From Consortium News
Gaining acceptance in Official Washington is a lot like getting admittance into a secret society's inner sanctum by uttering some nonsensical password. In Washington to show you belong, you must express views that are patently untrue or blatantly hypocritical.
For instance, you might be called upon to say that "Iran is the principal source of terrorism" when that title clearly belongs to Saudi Arabia and other Gulf state allies that have funded Al Qaeda, the Taliban and the Islamic State. But truth has no particularly value in Official Washington; adherence to "group think" is what's important.
Similarly, you might have to deny any "moral equivalence" between killings attributed to Russian President Vladimir Putin and killings authorized by U.S. presidents. In this context, the fact that the urbane Barack Obama scheduled time one day a week to check off people for targeted assassinations isn't relevant. Nor is the reality that Donald Trump has joined this elite club of official killers by approving a botched and bloody raid in Yemen that slaughtered a number of women and children (and left one U.S. soldier dead, too).
You have to understand that "our killings" are always good or at least justifiable (innocent mistakes do happen from time to time), but Russian killings are always bad. Indeed, Official Washington has so demonized Putin that any untoward death in Russia can be blamed on him whether there is any evidence or not. To suggest that evidence is needed shows that you must be a "Moscow stooge."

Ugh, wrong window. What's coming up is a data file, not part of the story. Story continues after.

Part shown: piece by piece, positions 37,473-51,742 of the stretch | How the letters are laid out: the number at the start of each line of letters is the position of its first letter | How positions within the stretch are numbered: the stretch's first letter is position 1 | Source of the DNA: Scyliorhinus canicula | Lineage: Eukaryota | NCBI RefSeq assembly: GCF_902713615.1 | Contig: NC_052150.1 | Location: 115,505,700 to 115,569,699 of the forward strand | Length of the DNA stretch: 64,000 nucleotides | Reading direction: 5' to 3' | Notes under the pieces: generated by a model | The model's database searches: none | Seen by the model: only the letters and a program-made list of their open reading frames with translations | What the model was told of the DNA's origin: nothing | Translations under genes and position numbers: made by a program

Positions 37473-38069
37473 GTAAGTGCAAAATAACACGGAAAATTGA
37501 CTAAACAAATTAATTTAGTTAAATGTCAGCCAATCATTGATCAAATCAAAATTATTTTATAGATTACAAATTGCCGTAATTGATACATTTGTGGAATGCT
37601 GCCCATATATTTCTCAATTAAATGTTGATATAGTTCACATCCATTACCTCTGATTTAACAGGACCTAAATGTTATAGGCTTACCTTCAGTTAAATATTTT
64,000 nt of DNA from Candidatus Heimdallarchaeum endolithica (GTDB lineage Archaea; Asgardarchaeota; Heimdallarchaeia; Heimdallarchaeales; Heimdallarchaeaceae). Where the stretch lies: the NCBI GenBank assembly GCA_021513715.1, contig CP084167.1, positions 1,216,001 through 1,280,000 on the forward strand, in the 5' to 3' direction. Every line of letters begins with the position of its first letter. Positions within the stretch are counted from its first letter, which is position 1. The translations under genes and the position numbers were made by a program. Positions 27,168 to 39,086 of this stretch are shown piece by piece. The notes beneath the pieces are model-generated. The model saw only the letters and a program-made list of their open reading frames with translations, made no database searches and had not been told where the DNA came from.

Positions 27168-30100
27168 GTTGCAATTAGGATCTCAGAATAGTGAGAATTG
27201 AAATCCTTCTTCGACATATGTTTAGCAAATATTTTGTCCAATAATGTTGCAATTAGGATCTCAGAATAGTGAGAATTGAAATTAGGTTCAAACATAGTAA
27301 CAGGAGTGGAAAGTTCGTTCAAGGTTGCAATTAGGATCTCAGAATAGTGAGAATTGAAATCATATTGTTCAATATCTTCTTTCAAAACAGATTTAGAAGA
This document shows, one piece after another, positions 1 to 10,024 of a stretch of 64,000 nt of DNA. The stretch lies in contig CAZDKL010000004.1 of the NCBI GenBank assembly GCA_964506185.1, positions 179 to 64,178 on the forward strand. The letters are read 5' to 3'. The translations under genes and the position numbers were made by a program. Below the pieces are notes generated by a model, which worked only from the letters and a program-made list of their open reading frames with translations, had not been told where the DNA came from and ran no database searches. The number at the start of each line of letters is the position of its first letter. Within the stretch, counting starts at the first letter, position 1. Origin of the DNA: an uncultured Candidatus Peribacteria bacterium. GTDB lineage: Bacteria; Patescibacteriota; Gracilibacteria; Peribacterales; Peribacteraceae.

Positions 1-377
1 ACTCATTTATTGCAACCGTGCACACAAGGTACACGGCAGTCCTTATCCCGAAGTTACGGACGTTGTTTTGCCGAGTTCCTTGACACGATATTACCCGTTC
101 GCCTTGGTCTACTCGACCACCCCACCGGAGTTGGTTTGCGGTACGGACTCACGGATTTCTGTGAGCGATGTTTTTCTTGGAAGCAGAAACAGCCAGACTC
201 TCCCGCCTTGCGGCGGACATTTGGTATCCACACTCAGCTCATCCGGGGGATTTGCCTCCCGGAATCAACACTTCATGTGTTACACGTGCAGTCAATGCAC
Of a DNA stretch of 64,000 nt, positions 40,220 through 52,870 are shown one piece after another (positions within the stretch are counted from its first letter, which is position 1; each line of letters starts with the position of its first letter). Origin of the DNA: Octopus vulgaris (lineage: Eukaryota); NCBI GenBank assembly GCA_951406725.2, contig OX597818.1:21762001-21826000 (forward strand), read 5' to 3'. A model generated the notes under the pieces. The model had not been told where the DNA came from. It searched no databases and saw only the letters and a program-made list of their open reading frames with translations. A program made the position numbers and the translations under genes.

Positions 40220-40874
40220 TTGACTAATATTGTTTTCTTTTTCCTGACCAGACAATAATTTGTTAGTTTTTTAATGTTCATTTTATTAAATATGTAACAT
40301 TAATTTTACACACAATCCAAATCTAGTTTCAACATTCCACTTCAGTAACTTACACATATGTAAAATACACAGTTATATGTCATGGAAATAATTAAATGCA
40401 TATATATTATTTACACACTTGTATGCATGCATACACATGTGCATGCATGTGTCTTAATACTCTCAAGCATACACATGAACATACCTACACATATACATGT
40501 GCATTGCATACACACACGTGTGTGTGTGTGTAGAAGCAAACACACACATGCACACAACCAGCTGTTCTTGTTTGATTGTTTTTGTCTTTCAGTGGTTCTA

To violate these inviolable norms of Official Washington, in which participants must intuitively grasp the value of such "group think" and the truism of "American exceptionalism," marks you as a dangerous outsider who must be marginalized or broken.
Currently, President Trump is experiencing this official opprobrium as he is widely denounced by Republicans, Democrats and "news" people because he didn't react properly to a question from Fox News' Bill O'Reilly terming Putin "a killer."
"There are a lot of killers." Trump responded. "We've got a lot of killers. What do you think -- our country's so innocent. You think our country's so innocent?"
Aghast at Trump's heresy, O'Reilly sputtered, "I don't know of any government leaders that are killers."
Trump: "Well -- take a look at what we've done too. We made a lot of mistakes. I've been against the war in Iraq from the beginning."
O'Reilly: "But mistakes are different than --"
Trump: "A lot of mistakes, but a lot of people were killed. A lot of killers around, believe me."
Though Trump is justly criticized for often making claims that aren't true, here he was saying something that clearly was true. But it has drawn fierce condemnation from across Official Washington, not only from Democrats but from Trump's fellow Republicans, too. Neoconservative Washington Post opinion writer Charles Krauthammer objected fiercely to Trump's "moral equivalence," and CNN's Anderson Cooper chimed in, lamenting Trump's deviation into "equivalence," i.e., holding the U.S. government to the same ethical standards as the Russian government.